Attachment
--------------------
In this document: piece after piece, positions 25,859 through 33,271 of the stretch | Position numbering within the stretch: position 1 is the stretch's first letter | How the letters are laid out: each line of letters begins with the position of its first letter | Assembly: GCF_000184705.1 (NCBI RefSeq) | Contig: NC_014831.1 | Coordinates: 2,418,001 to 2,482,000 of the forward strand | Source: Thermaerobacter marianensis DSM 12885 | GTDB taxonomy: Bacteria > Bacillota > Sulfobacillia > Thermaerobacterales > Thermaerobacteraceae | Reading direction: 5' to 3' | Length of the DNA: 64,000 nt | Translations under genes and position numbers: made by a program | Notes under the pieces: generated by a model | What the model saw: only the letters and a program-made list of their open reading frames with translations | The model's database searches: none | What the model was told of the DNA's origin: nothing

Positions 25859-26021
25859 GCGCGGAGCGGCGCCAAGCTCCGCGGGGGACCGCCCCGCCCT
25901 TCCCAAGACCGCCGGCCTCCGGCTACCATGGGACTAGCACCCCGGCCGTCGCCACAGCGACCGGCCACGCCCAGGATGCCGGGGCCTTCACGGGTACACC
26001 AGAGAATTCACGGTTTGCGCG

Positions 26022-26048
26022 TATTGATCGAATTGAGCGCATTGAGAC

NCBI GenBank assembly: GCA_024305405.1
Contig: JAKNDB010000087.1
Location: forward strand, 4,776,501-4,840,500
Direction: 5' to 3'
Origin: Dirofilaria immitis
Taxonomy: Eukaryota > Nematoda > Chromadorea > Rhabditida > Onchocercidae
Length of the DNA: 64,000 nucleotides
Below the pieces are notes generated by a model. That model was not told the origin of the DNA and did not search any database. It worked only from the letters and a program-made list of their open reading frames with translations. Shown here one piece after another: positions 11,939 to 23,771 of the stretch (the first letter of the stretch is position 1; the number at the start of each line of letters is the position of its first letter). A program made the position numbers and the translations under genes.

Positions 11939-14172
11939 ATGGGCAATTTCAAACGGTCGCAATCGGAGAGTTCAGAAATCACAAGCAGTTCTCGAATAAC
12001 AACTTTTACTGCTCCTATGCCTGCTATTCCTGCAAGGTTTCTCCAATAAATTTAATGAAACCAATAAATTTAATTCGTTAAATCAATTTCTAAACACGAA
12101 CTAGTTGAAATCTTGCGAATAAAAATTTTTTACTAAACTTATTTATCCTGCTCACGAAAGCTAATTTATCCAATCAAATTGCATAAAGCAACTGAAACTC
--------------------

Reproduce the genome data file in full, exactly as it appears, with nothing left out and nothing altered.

In this document: piece after piece, positions 25,859 through 33,271 of the stretch | Position numbering within the stretch: position 1 is the stretch's first letter | How the letters are laid out: each line of letters begins with the position of its first letter | Assembly: GCF_000184705.1 (NCBI RefSeq) | Contig: NC_014831.1 | Coordinates: 2,418,001 to 2,482,000 of the forward strand | Source: Thermaerobacter marianensis DSM 12885 | GTDB taxonomy: Bacteria > Bacillota > Sulfobacillia > Thermaerobacterales > Thermaerobacteraceae | Reading direction: 5' to 3' | Length of the DNA: 64,000 nt | Translations under genes and position numbers: made by a program | Notes under the pieces: generated by a model | What the model saw: only the letters and a program-made list of their open reading frames with translations | The model's database searches: none | What the model was told of the DNA's origin: nothing

Positions 25859-26021
25859 GCGCGGAGCGGCGCCAAGCTCCGCGGGGGACCGCCCCGCCCT
25901 TCCCAAGACCGCCGGCCTCCGGCTACCATGGGACTAGCACCCCGGCCGTCGCCACAGCGACCGGCCACGCCCAGGATGCCGGGGCCTTCACGGGTACACC
26001 AGAGAATTCACGGTTTGCGCG

Positions 26022-26048
26022 TATTGATCGAATTGAGCGCATTGAGAC

NCBI GenBank assembly: GCA_024305405.1
Contig: JAKNDB010000087.1
Location: forward strand, 4,776,501-4,840,500
Direction: 5' to 3'
Origin: Dirofilaria immitis
Taxonomy: Eukaryota > Nematoda > Chromadorea > Rhabditida > Onchocercidae
Length of the DNA: 64,000 nucleotides
Below the pieces are notes generated by a model. That model was not told the origin of the DNA and did not search any database. It worked only from the letters and a program-made list of their open reading frames with translations. Shown here one piece after another: positions 11,939 to 23,771 of the stretch (the first letter of the stretch is position 1; the number at the start of each line of letters is the position of its first letter). A program made the position numbers and the translations under genes.

Positions 11939-14172
11939 ATGGGCAATTTCAAACGGTCGCAATCGGAGAGTTCAGAAATCACAAGCAGTTCTCGAATAAC
12001 AACTTTTACTGCTCCTATGCCTGCTATTCCTGCAAGGTTTCTCCAATAAATTTAATGAAACCAATAAATTTAATTCGTTAAATCAATTTCTAAACACGAA
12101 CTAGTTGAAATCTTGCGAATAAAAATTTTTTACTAAACTTATTTATCCTGCTCACGAAAGCTAATTTATCCAATCAAATTGCATAAAGCAACTGAAACTC